iPhone is unstoppable
Now there's a headline I never expected to write, particularly following "Android is unstoppable" nine months ago. But in the United States, at least, iPhone has nearly matched pace with Androids. Looks like the Apple apologists will get their day. After years of wrongly boasting iPhone's leadership over Androids, they might yet be right.
For the three months ending in February, 48 percent of Americans who recently bought a smartphone, chose Android -- 43 percent iPhone, according to Nielsen. Those numbers are up considerably for both, but iPhone surged to close the gap, following the release of the 4S in October. A year ago, 27 percent of new acquirers chose Android versus 10 percent for iPhone.
The Gain Drain
Android's overall market share is still considerably greater than iPhone's -- 48 percent to 32 percent, respectively. That's up from 38 percent for Android, 27 percent for iPhone nine months ago, by Nielsen's reckoning.
comScore reports similar share, but for end of January -- 48.6 percent for Androids and 29.5 percent iPhone, based on smartphone operating systems among US cellular subscribers.
Neilsen's findings join others. In February, Pew Internet asked American adults what kind of smartphone they own. Twenty percent responded "Android device", up from 15 percent in May 2011. iPhone: 19 percent, up from 10 percent during the same time period.
Pew puts the number of American adults with smartphones at 53 percent. Nielsen says 49.7 percent -- that's up from 36 percent in February 2011. Either way, smartphone sales soar, as the market rapidly consolidates around Androids and iPhone.
The China Syndrome
With the 4S launch, iPhone benefits from broader US distribution -- three of the four major carriers and regional ones, too. Additionally, Apple and its partners lowered the price to zero for the older iPhone 3GS and $99 for the 4, opening up the market to consumers who could't or wouldn't spend $199 or more.
iPhone's gains here may not be sustainable abroad. "Smartphone growth will be driven by Asia/Pacific countries, especially China, where mobile operators are subsidizing the purchase of 3G smartphones, thus increasing the total addressable market", Will Stofega, IDC program director, says. The analyst firm expect low-cost Androids to be market leaders. "In countries where devices are not subsidized by the mobile operators, competitive and component-based pricing will help drive volume".
CEO Tim Cook has repeatedly called China Apple's second most-important market, next to the United States. Perhaps this importance has something to do with his visit there this week.
IDC isn't exactly bullish about iPhone's future, particularly as smartphone adoption increases internationally, predicting that Windows Phone would beat out Apple's iOS by 2015. Two weeks ago, IDC made similar prediction about tablets: Android shipments will exceed iPad, also by 2015. By that reckoning, the firm predicts that Google's mobile OS will dominate the two major cloud-connected -- post-PC, if you insist -- device categories.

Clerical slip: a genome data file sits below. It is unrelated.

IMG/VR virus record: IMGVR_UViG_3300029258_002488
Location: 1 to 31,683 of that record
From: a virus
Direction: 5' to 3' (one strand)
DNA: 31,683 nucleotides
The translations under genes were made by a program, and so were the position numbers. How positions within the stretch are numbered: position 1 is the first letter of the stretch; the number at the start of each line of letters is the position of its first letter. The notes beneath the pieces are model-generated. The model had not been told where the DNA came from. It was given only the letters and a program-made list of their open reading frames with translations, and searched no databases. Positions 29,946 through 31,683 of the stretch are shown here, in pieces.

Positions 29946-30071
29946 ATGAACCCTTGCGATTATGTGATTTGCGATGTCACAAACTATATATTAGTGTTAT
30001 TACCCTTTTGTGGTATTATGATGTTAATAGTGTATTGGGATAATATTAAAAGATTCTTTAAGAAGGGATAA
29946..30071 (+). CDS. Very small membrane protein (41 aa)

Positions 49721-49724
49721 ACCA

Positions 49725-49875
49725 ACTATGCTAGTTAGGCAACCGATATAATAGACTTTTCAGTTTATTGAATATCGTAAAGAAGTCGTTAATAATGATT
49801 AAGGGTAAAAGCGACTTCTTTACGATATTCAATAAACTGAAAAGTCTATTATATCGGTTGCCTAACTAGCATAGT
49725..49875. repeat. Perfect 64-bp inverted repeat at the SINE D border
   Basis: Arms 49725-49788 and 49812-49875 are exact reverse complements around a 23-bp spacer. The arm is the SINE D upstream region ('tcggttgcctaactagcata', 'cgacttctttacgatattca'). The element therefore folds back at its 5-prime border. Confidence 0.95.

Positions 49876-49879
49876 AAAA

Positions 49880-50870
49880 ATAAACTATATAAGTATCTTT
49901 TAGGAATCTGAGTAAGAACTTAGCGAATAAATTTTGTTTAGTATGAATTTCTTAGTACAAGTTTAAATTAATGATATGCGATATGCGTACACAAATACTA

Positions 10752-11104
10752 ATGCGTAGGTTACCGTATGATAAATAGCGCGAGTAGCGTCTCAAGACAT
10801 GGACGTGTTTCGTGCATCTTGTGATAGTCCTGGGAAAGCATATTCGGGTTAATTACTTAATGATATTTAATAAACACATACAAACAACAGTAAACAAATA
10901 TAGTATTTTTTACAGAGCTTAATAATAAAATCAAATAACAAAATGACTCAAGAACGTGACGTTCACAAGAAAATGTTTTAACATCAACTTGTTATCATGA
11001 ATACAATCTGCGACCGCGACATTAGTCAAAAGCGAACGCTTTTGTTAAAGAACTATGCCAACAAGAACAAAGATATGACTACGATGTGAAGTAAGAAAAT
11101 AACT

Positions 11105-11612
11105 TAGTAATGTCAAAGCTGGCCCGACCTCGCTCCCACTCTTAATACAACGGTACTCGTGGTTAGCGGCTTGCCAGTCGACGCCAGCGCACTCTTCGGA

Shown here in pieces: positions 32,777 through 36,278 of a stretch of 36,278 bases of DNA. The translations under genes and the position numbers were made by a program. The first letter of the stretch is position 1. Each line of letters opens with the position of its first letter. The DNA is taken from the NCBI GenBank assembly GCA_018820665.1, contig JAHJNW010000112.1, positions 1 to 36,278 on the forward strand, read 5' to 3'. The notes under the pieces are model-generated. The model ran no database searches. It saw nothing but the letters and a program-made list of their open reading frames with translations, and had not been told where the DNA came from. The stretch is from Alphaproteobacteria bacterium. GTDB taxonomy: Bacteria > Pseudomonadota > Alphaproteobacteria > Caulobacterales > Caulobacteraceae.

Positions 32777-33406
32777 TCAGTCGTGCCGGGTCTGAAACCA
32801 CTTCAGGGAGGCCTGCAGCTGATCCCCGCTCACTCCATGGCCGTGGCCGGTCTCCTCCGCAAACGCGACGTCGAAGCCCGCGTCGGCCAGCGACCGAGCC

But I predict that Apple will win the mobile platform wars. Perhaps IDC tacitly agrees.
"Android's growth is tied directly to the propagation of lower-priced devices," Tom Mainelli, IDC research director, says. "So, while we expect dozens of hardware vendors to own some share in the Android market, many will find profitability difficult to sustain".
Show Me the Money
In platforms, profitability is everything. Typically, successful platforms share six common traits:
- There are good development tools and APIs for easily creating applications
- There is at least one killer application people really want
- There is breadth of useful applications
- Third parties make lots of money
- The platform is broadly available
- There is a robust ecosystem
But profitability matters most. Developers go where the money is.
IDC now lumps together PCs, smartphones and media tablets into the "smart connected devices segment". Among them, the firm sees Androids reaching 31.1 percent share in 2016, compared to 17.3 percent for iOS devices.
However, "we expect a large percentage of application developers to continue to focus their efforts on iOS, despite the platform's smaller overall market share, because iOS end users have proven more willing to pay for high-quality apps", Mainelli says.
Developers go where the money is. End users go where the apps are. Developers create apps where users are. iPhone 4S isn't an exceptional upgrade compared to its predecessor. There's no LTE, for example. Siri is interesting, for sure. But they're not compelling enough to explain iPhone's recent sales surge.
It is the broader ecosystem -- of apps, cases and peripherals -- that matters more. In the 1990s, Microsoft sought to achieve a "standard" platform for developers and succeeded with Windows. Apple is quickly doing the same around iOS, iPhone and iPad.
iPhone is unstoppable because the broader iOS ecosystem has such momentum -- and there iPad hugely matters. I don't believe iPhone can win the smartphone wars. But does it matter if iOS apps and devices win the platform wars?